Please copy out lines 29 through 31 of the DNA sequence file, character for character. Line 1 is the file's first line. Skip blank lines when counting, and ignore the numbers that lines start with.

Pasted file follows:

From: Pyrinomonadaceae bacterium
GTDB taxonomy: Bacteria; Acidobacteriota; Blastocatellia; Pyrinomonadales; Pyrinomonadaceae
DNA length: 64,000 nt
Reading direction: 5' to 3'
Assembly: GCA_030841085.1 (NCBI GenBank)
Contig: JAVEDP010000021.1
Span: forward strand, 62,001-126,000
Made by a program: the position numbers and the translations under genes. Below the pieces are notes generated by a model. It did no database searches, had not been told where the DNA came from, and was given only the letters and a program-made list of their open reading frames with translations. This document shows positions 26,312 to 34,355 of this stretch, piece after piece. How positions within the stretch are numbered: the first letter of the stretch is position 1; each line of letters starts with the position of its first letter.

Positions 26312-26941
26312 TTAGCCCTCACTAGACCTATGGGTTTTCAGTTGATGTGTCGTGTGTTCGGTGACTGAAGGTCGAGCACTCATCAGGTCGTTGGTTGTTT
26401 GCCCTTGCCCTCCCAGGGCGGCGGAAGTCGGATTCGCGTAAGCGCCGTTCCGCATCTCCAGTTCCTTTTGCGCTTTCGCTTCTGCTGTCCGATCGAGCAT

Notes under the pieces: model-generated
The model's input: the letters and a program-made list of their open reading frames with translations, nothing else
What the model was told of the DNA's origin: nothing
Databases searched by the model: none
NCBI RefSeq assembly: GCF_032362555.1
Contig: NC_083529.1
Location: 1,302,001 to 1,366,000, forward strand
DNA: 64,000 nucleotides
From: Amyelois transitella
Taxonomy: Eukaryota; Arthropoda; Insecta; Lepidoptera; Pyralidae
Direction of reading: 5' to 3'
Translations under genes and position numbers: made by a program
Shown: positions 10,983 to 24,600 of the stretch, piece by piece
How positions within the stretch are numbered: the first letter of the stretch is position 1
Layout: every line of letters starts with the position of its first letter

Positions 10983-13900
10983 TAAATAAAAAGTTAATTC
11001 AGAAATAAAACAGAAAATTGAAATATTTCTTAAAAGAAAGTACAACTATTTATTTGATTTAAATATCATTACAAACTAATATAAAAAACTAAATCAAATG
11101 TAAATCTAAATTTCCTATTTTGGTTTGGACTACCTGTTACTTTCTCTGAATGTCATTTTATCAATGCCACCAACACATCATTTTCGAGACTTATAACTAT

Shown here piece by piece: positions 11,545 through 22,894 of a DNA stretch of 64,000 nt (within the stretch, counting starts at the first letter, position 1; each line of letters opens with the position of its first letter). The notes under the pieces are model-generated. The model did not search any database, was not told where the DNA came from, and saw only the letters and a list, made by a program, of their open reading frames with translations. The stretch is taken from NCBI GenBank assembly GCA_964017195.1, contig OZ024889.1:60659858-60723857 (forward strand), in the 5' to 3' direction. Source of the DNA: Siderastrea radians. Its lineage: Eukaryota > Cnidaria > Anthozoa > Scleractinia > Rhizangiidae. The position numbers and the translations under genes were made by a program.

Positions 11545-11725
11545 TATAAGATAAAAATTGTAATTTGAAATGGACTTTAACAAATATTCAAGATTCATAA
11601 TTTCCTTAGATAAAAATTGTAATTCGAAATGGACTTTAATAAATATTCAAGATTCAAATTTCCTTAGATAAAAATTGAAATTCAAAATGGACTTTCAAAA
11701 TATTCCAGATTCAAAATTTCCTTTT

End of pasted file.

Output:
11001 AGAAATAAAACAGAAAATTGAAATATTTCTTAAAAGAAAGTACAACTATTTATTTGATTTAAATATCATTACAAACTAATATAAAAAACTAAATCAAATG
11101 TAAATCTAAATTTCCTATTTTGGTTTGGACTACCTGTTACTTTCTCTGAATGTCATTTTATCAATGCCACCAACACATCATTTTCGAGACTTATAACTAT

Shown here piece by piece: positions 11,545 through 22,894 of a DNA stretch of 64,000 nt (within the stretch, counting starts at the first letter, position 1; each line of letters opens with the position of its first letter). The notes under the pieces are model-generated. The model did not search any database, was not told where the DNA came from, and saw only the letters and a list, made by a program, of their open reading frames with translations. The stretch is taken from NCBI GenBank assembly GCA_964017195.1, contig OZ024889.1:60659858-60723857 (forward strand), in the 5' to 3' direction. Source of the DNA: Siderastrea radians. Its lineage: Eukaryota > Cnidaria > Anthozoa > Scleractinia > Rhizangiidae. The position numbers and the translations under genes were made by a program.